Trial set for Cayce surgeon charged in shooting at home

A trial is scheduled for a Cayce surgeon charged with killing a medical salesman while the two were in the surgeon’s home.

The trial of Dr. Adam Lazzarini is set to begin Jan. 24 at the Lexington County courthouse.

Lazzarini, a former Lexington Medical Center hip surgeon, is accused of killing medical equipment salesman William Player Holland on Oct. 9, 2017. The two were in a bedroom of Lazzarini’s home when he shot Holland in the chest, police said. Holland grew up in Florence County and was a Citadel graduate.

Police did not charge Lazzarini immediately, but on May 1, 2018, paramedics were called to the home again. They found Lazzarini’swife — Vanessa Biery — unresponsive and were unable to revive her. An autopsy by the Lexington County Coroner’s Office into Biery’s death could not determine a cause of death.

While investigating Biery’s death, police said they uncovered evidence that Lazzarini had lied during the investigation into Holland’s shooting. Cayce police charged Lazzarini with involuntary manslaughter in Holland’s death. A warrant said that Lazzarini was drunk when he shot Holland.

Lazzarini resigned from Lexington Medical a couple weeks after being charged.

Lazzarini’s lawyer, Jack Swerling, has characterized Holland’s death as a tragic accident. The trial was scheduled to begin in May but was delayed.

“We are ready to go forward next week and quell some of the rumors that have been floating around for a couple of years,” Swerling told The State in May. “We hope that once the prosecution has presented its case, and once we have presented our case, the jury will come to the conclusion that this was an accident.”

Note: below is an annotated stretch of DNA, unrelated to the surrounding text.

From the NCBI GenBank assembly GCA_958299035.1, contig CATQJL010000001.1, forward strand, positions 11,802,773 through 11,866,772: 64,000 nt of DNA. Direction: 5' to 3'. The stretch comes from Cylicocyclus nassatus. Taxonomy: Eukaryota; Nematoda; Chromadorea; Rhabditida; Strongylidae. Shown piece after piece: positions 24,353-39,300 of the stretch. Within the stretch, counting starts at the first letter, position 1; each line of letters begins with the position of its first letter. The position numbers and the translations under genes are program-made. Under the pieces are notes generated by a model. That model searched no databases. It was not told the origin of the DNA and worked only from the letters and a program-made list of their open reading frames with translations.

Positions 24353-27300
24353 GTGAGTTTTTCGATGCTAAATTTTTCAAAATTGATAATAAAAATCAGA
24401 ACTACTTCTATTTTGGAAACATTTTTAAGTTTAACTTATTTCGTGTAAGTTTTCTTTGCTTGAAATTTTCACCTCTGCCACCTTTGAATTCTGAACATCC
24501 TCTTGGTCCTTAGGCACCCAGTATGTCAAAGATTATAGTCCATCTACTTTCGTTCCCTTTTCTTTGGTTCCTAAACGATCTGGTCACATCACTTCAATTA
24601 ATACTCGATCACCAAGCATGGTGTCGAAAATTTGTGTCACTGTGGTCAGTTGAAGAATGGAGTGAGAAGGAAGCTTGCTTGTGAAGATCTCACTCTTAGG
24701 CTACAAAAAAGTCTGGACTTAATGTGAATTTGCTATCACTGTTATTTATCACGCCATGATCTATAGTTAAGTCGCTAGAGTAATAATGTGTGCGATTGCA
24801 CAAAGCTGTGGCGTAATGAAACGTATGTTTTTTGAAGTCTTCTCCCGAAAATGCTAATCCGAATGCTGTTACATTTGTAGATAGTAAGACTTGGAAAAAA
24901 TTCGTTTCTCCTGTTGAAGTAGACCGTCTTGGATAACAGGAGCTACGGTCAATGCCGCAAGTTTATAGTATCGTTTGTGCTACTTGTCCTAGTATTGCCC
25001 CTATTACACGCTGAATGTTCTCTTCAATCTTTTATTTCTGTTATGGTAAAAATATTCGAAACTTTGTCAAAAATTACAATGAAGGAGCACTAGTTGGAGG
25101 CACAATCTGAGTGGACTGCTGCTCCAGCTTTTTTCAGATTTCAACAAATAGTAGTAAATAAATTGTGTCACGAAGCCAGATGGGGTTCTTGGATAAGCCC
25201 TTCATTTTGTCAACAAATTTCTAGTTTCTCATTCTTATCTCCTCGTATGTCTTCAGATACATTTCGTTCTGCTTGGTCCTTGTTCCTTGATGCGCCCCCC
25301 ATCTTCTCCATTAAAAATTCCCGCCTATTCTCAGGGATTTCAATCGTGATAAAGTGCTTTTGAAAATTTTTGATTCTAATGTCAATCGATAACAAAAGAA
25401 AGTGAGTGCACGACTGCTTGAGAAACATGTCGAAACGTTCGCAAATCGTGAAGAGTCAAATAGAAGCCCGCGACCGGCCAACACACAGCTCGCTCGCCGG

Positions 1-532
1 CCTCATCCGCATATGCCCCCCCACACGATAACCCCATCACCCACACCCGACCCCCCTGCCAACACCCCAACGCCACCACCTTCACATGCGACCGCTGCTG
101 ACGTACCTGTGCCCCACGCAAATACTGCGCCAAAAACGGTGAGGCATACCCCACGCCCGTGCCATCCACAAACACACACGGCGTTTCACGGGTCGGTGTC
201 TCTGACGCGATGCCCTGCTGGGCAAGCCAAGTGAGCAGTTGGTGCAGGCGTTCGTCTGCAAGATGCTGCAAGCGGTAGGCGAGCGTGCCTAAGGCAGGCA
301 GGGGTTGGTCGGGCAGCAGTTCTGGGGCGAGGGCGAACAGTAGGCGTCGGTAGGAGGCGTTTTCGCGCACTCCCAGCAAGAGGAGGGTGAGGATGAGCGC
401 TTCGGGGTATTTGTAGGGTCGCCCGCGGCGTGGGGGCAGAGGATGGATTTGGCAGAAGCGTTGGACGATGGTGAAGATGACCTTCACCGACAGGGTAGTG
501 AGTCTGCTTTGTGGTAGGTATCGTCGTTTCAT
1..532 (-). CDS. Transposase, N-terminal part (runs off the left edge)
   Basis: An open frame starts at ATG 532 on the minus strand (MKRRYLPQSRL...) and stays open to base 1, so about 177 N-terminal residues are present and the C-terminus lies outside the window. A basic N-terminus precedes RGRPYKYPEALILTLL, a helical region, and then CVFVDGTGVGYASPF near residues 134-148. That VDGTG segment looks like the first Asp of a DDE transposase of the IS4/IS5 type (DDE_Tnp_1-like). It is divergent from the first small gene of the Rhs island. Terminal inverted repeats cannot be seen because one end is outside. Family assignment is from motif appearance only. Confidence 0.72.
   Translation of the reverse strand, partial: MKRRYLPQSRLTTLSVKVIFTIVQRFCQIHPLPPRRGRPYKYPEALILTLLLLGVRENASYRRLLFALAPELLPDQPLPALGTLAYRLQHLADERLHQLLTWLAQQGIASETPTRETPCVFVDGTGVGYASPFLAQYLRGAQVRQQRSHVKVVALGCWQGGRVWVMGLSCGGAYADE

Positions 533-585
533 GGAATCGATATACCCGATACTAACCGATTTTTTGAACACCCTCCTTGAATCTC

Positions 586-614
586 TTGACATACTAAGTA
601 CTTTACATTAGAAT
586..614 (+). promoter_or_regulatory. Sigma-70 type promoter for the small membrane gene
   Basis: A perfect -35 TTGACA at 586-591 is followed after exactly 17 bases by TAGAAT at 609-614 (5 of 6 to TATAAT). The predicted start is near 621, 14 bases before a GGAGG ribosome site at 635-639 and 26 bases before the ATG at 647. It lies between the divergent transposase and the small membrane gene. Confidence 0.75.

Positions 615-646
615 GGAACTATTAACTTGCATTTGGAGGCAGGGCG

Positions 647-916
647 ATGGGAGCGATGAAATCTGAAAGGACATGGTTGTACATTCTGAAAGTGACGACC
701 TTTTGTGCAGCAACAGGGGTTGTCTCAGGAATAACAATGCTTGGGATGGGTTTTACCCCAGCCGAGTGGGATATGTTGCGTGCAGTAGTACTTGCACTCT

The 11th Circuit Solictor’s Office headed by Solicitor Rick Hubbard will prosecute the case.

Already, Lazzarini’s defense and prosecution have sparred over how the trial will proceed, court records show. Prosecutors sought to get Lazzarini’s mental health records and other records, which his defense opposed. Lazzarini’s defense has asked the judge to bar mental health records and evidence from being used at trial. It’s unclear from public records if the court will allow the mental health records to be used.

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FILE PHOTO: Lexington county judicial center. Tracy Glantz [email protected]

This story was originally published December 28, 2021 12:32 PM.

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David Travis Bland won the SC Press Association’s 2017 Judson Chapman Award for community journalism. He joined The State in 2018. He writes about crime, law enforcement and the criminal justice system. He graduated from the University of South Carolina in 2010.
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